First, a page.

5,370 research outputs found

    Mining Gravitational-wave Catalogs To Understand Binary Stellar Evolution: A New Hierarchical Bayesian Framework

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    Catalogs of stellar-mass compact binary systems detected by ground-based gravitational-wave instruments (such as Advanced LIGO and Advanced Virgo) will offer insights into the demographics of progenitor systems and the physics guiding stellar evolution. Existing techniques approach this through phenomenological modeling, discrete model selection, or model mixtures. Instead, we explore a novel technique that mines gravitational-wave catalogs to directly infer posterior probability distributions of the hyper-parameters describing formation and evolutionary scenarios (e.g. progenitor metallicity, kick parameters, and common-envelope efficiency). We use a bank of compact-binary population synthesis simulations to train a Gaussian-process emulator that acts as a prior on observed parameter distributions (e.g. chirp mass, redshift, rate). This emulator slots into a hierarchical population inference framework to extract the underlying astrophysical origins of systems detected by Advanced LIGO and Advanced Virgo. Our method is fast, easily expanded with additional simulations, and can be adapted for training on arbitrary population synthesis codes, as well as different detectors like LISA.Comment: 19 pages, 13 figures, 1 table. Matches version accepted by Physical Review

    Explaining LIGO's observations via isolated binary evolution with natal kicks

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    We compare binary evolution models with different assumptions about black-hole natal kicks to the first gravitational-wave observations performed by the LIGO detectors. Our comparisons attempt to reconcile merger rate, masses, spins, and spin-orbit misalignments of all current observations with state-of-the-art formation scenarios of binary black holes formed in isolation. We estimate that black holes (BHs) should receive natal kicks at birth of the order of σ200\sigma\simeq 200 (50) km/s if tidal processes do (not) realign stellar spins. Our estimate is driven by two simple factors. The natal kick dispersion σ\sigma is bounded from above because large kicks disrupt too many binaries (reducing the merger rate below the observed value). Conversely, the natal kick distribution is bounded from below because modest kicks are needed to produce a range of spin-orbit misalignments. A distribution of misalignments increases our models' compatibility with LIGO's observations, if all BHs are likely to have natal spins. Unlike related work which adopts a concrete BH natal spin prescription, we explore a range of possible BH natal spin distributions. Within the context of our models, for all of the choices of σ\sigma used here and within the context of one simple fiducial parameterized spin distribution, observations favor low BH natal spin.Comment: 19 pages, 14 figures, as published in PR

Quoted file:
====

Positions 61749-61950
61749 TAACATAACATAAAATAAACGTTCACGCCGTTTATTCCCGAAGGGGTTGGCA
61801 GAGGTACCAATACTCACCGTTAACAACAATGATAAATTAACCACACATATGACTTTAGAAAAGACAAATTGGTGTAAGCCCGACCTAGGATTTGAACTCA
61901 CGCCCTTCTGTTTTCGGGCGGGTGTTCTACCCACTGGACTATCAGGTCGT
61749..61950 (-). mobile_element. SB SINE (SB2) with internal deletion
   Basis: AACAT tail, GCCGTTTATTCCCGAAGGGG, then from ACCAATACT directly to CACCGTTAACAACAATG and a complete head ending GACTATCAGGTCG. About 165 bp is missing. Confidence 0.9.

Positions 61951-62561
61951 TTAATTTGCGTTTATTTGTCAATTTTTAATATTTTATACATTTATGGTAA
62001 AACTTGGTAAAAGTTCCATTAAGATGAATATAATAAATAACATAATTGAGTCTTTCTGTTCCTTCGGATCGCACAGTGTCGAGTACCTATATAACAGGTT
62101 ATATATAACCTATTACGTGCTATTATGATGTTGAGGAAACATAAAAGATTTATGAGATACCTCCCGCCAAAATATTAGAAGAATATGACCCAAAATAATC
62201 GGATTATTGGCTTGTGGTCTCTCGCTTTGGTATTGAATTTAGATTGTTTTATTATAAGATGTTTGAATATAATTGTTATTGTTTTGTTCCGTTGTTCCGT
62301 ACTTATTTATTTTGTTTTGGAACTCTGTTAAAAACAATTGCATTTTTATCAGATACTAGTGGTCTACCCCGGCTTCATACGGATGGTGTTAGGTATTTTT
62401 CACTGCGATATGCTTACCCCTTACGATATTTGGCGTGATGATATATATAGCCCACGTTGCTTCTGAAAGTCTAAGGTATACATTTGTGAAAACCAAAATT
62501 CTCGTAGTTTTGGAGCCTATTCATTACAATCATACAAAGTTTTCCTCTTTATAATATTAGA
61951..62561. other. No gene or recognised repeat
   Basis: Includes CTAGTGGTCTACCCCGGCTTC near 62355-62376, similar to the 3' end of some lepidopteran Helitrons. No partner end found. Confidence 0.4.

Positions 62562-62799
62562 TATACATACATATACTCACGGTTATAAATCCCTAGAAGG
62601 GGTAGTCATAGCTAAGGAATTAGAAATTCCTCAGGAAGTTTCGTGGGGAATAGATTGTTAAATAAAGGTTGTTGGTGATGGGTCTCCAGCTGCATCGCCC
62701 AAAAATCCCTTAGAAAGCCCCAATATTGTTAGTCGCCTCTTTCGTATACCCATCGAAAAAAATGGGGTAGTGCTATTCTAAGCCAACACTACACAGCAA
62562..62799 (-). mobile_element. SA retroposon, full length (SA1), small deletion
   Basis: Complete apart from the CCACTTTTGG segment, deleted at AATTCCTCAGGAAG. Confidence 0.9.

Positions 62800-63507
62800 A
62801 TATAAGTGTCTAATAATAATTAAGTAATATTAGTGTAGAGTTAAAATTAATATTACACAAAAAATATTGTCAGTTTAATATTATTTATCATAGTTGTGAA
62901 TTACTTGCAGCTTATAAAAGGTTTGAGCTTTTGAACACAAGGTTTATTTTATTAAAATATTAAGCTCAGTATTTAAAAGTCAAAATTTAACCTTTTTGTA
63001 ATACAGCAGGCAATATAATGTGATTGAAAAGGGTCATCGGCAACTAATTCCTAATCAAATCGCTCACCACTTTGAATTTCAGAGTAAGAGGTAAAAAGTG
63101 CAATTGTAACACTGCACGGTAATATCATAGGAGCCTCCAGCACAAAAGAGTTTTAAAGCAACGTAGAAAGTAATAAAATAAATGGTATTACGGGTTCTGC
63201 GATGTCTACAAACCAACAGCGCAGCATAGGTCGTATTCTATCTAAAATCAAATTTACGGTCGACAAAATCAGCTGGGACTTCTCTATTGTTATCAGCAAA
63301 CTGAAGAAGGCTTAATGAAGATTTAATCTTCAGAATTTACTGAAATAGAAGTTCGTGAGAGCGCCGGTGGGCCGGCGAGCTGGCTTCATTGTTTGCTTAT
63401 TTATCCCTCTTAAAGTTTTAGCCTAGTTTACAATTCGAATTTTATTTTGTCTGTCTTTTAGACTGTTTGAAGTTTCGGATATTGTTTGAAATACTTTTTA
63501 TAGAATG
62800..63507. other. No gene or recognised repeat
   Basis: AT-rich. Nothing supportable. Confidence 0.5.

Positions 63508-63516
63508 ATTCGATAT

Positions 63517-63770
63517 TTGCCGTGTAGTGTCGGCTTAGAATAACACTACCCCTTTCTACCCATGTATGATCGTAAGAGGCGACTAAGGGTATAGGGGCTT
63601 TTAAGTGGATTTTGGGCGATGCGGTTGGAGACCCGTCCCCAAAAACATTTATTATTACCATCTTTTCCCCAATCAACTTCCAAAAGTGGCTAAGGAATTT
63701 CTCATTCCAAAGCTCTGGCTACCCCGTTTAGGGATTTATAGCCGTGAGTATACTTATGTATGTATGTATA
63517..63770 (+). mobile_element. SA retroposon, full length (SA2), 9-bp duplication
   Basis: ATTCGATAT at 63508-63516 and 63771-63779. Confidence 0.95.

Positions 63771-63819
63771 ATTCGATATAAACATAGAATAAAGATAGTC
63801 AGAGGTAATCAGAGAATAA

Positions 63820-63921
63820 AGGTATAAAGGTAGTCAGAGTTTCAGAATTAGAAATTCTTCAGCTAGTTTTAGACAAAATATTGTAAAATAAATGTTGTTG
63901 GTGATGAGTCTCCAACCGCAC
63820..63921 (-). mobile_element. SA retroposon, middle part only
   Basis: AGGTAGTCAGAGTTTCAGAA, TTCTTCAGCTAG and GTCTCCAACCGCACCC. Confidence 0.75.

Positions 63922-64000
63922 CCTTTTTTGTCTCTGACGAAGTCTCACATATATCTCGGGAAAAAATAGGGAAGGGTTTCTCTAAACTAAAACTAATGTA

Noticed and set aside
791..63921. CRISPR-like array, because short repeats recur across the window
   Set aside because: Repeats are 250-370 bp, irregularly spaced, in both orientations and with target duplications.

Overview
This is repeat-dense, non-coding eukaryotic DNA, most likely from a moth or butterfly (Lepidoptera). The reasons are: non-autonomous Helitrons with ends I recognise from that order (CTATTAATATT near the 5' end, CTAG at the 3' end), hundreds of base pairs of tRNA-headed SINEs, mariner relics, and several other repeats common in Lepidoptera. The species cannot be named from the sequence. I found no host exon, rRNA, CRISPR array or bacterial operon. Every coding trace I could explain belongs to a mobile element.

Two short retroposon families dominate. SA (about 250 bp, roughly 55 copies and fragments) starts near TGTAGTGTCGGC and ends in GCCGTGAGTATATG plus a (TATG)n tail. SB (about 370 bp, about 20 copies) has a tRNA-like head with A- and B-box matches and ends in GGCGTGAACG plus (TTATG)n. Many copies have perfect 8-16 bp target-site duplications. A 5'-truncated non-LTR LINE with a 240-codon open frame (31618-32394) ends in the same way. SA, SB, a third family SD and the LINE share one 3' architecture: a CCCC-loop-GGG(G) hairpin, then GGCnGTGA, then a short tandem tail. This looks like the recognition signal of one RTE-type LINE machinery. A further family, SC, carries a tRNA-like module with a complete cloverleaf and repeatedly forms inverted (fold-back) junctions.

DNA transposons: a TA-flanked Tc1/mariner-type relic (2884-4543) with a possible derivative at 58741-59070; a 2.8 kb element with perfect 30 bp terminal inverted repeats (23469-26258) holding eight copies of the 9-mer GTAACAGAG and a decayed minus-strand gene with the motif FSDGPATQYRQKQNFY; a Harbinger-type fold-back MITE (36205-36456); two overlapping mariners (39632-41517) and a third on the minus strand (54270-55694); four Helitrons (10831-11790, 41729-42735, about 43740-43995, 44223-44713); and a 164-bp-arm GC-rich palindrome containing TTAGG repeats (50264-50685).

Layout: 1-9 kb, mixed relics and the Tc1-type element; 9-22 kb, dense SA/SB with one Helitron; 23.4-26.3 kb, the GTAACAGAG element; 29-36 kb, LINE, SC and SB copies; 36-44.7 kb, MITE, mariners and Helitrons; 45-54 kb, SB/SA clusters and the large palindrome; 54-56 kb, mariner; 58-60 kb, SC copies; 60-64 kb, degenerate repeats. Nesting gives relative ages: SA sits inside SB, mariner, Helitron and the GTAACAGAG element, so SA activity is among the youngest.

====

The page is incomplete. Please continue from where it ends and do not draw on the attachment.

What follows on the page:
Communication: Hole localization in Al-doped quartz SiO2 within ab initio hybrid-functional DFT

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    We investigate the long-standing problem of the hole localization at the Al impurity in quartz SiO2_2, using a relatively recent DFT hybrid-functional method in which the exchange fraction is obtained \emph{ab initio}, based on an analogy with the static many-body COHSEX approximation to the electron self-energy. As the amount of the admixed exact exchange in hybrid functionals has been shown to be determinant for properly capturing the hole localization, this problem constitutes a prototypical benchmark for the accuracy of the method, allowing one to assess to what extent self-interaction effects are avoided. We obtain good results in terms of description of the charge localization and structural distortion around the Al center, improving with respect to the more popular B3LYP hybrid-functional approach. We also discuss the accuracy of computed hyperfine parameters, by comparison with previous calculations based on other self-interaction-free methods, as well as experimental values. We discuss and rationalize the limitations of our approach in computing defect-related excitation energies in low-dielectric-constant insulators.Comment: Accepted for publication in J. Chem. Phys. (Communications